"The nation as a whole can view an African American in that position of power," Alexander said. "That's huge."
Kansas City Mayor Sly James said it was "absolutely astounding (and) gratifying" that a majority of voters would twice elect an African-American president.
"Tons of those people were not African-American, and that said something about the progress," James said.
At Kansas State University, American Ethnic Studies professor Cheryl Ragar said Obama's elections have translated into broken barriers in corporate boardrooms and in other places of power where people of color have ascended.
A delicate balance
Throughout his first four years in office, Obama has been challenged by a series of racially tinged issues. The president's reactions were carefully monitored, in another sign of just how sensitive race remains in America.
In July 2009, the black Harvard professor Henry Louis Gates was arrested after he yelled at a white police officer who had questioned whether Gates had broken into his own home. Asked about the incident, Obama said Gates was a friend and the officer had acted "stupidly." Following a public outcry, Obama acknowledged that he could have "calibrated those words differently."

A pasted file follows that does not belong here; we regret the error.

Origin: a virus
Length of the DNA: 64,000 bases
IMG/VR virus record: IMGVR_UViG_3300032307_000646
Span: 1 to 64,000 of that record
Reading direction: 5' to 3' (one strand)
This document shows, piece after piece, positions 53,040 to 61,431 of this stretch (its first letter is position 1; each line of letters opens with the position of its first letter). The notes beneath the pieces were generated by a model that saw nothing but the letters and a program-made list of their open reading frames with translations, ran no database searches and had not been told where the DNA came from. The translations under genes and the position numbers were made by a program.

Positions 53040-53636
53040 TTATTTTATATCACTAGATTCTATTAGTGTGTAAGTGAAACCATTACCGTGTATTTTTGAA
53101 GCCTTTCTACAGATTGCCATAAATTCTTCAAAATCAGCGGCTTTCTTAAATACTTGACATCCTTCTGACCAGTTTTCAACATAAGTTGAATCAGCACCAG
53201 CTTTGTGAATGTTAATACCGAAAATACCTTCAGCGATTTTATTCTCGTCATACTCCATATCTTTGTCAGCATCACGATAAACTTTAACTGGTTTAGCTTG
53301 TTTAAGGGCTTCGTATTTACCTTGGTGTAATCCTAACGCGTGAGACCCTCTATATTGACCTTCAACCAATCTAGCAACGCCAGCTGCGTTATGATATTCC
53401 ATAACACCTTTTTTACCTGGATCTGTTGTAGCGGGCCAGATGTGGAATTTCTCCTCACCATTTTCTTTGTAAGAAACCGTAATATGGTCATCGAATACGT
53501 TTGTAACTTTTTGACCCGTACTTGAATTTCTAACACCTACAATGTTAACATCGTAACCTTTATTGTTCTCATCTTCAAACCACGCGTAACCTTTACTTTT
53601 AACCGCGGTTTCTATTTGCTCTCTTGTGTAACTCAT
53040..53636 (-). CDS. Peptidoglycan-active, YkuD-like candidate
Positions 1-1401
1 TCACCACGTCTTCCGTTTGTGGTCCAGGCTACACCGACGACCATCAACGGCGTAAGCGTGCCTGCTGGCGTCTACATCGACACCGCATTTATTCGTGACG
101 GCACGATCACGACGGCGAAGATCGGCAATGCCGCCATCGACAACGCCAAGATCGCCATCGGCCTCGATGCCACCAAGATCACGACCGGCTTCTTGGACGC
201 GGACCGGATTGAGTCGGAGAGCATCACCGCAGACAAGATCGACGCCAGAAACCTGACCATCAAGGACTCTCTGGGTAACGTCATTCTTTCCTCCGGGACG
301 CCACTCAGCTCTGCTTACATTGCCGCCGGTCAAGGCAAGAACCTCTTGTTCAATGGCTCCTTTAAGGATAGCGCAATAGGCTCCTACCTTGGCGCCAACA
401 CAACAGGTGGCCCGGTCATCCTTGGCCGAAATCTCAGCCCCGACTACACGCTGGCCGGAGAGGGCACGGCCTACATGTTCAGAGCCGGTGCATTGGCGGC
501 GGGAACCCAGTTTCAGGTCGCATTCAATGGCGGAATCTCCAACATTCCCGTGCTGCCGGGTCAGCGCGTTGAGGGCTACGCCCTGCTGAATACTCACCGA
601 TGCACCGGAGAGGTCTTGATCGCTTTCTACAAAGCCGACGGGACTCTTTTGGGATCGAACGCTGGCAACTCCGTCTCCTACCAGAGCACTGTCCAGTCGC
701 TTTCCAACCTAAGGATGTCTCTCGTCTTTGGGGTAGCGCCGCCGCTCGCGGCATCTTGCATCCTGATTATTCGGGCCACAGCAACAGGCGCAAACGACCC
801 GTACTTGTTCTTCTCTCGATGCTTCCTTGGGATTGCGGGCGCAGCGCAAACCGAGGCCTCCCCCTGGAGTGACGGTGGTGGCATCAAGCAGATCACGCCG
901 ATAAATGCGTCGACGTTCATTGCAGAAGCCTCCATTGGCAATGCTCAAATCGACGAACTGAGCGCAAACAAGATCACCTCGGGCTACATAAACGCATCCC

The next year, after Arizona passed a tough new immigration law, Obama visited the state only to have the governor, who backed the law, wag a finger in the president's face as she discussed the law.
Some were taken aback by what they saw as a sign of disrespect to a black president.
In 2011, some black leaders complained about the president's refusal to tackle the issue of soaring black unemployment.
Then in February 2012 came the Trayvon Martin case where the unarmed black teen was shot and killed by a neighborhood watchman, George Zimmerman, whose father is white and whose mother is from Peru. When authorities initially declined to charge Zimmerman with a crime, a racially tinged uproar ensued.
"If I had a son, he would look like Trayvon," Obama said at the time.
Throughout his term, the president occasionally talked about race in speeches. But he set a course that never made race a central theme of his presidency.